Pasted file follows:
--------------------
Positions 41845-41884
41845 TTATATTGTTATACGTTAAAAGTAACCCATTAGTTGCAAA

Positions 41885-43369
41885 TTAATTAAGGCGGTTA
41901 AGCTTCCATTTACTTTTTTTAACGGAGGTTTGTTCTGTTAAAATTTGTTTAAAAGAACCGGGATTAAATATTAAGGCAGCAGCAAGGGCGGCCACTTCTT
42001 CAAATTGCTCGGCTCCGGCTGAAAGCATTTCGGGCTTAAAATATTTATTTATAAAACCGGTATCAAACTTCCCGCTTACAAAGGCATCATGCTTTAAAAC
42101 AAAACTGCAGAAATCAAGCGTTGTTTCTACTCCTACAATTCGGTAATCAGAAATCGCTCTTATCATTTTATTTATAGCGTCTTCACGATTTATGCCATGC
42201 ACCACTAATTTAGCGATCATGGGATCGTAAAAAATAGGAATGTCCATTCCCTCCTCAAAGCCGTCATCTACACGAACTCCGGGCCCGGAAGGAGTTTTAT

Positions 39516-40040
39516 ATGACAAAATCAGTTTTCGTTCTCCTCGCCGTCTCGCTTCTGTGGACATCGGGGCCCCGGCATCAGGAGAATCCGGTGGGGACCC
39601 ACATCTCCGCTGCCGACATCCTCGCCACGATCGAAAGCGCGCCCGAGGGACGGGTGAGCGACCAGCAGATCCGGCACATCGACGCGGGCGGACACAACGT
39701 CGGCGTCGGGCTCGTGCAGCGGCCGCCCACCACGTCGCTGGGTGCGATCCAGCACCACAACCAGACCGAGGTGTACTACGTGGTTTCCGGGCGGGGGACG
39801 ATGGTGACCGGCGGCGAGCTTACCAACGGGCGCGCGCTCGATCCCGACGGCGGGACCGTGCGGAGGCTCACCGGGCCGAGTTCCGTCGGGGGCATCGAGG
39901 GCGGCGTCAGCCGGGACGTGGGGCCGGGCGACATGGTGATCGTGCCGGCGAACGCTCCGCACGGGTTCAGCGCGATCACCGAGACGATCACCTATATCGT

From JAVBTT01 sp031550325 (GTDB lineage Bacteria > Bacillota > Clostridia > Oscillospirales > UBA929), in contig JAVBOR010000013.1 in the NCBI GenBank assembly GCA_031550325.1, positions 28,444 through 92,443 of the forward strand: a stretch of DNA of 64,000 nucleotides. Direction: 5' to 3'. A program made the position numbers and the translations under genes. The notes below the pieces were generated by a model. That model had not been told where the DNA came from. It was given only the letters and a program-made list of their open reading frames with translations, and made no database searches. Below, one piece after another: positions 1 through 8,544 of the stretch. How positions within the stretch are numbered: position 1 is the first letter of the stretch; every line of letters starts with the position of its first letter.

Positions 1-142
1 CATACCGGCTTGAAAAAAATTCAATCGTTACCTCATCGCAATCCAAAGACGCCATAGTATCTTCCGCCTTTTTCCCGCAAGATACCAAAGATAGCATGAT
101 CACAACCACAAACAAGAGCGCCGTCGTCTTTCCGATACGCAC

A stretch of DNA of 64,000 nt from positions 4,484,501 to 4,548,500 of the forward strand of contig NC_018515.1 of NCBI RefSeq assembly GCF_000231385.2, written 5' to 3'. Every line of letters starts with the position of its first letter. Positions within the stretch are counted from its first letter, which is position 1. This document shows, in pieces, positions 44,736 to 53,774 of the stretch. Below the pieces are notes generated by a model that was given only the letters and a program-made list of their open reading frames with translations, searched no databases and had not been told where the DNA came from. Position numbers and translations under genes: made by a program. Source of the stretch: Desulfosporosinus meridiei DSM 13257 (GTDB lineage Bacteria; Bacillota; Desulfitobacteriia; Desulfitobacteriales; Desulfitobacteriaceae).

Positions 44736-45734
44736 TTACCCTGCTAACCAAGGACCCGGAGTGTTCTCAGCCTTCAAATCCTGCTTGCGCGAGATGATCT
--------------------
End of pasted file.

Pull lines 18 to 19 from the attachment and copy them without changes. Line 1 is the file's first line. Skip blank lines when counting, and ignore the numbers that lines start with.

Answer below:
101 CACAACCACAAACAAGAGCGCCGTCGTCTTTCCGATACGCAC

A stretch of DNA of 64,000 nt from positions 4,484,501 to 4,548,500 of the forward strand of contig NC_018515.1 of NCBI RefSeq assembly GCF_000231385.2, written 5' to 3'. Every line of letters starts with the position of its first letter. Positions within the stretch are counted from its first letter, which is position 1. This document shows, in pieces, positions 44,736 to 53,774 of the stretch. Below the pieces are notes generated by a model that was given only the letters and a program-made list of their open reading frames with translations, searched no databases and had not been told where the DNA came from. Position numbers and translations under genes: made by a program. Source of the stretch: Desulfosporosinus meridiei DSM 13257 (GTDB lineage Bacteria; Bacillota; Desulfitobacteriia; Desulfitobacteriales; Desulfitobacteriaceae).